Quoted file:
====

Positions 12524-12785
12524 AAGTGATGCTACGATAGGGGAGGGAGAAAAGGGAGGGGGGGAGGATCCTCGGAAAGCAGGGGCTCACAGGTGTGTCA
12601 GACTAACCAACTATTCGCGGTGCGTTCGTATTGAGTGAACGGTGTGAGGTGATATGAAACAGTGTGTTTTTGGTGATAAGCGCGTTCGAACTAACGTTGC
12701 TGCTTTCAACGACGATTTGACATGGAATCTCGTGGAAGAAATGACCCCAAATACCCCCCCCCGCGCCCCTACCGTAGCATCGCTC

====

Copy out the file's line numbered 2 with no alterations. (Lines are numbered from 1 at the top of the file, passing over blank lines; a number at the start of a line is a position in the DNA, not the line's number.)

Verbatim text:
12524 AAGTGATGCTACGATAGGGGAGGGAGAAAAGGGAGGGGGGGAGGATCCTCGGAAAGCAGGGGCTCACAGGTGTGTCA